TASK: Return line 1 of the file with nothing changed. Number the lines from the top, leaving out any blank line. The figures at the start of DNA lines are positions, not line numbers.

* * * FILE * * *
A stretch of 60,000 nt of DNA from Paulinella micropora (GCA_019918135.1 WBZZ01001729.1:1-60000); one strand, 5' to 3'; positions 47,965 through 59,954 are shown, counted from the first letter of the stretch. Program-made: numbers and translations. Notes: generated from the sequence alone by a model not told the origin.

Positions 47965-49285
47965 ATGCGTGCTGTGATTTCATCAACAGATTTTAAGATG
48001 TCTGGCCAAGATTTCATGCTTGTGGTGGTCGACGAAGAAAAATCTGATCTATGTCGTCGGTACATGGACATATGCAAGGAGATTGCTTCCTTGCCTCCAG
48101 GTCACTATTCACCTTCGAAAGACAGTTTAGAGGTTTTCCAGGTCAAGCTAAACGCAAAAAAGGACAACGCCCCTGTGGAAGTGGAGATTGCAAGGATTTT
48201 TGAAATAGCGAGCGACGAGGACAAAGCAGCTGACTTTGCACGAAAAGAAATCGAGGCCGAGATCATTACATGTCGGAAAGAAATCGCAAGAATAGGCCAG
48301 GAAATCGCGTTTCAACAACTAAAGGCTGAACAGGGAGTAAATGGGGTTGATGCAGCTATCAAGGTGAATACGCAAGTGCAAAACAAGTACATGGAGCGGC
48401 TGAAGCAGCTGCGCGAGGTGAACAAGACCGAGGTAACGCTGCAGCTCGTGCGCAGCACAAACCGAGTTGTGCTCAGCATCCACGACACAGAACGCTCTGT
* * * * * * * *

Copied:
A stretch of 60,000 nt of DNA from Paulinella micropora (GCA_019918135.1 WBZZ01001729.1:1-60000); one strand, 5' to 3'; positions 47,965 through 59,954 are shown, counted from the first letter of the stretch. Program-made: numbers and translations. Notes: generated from the sequence alone by a model not told the origin.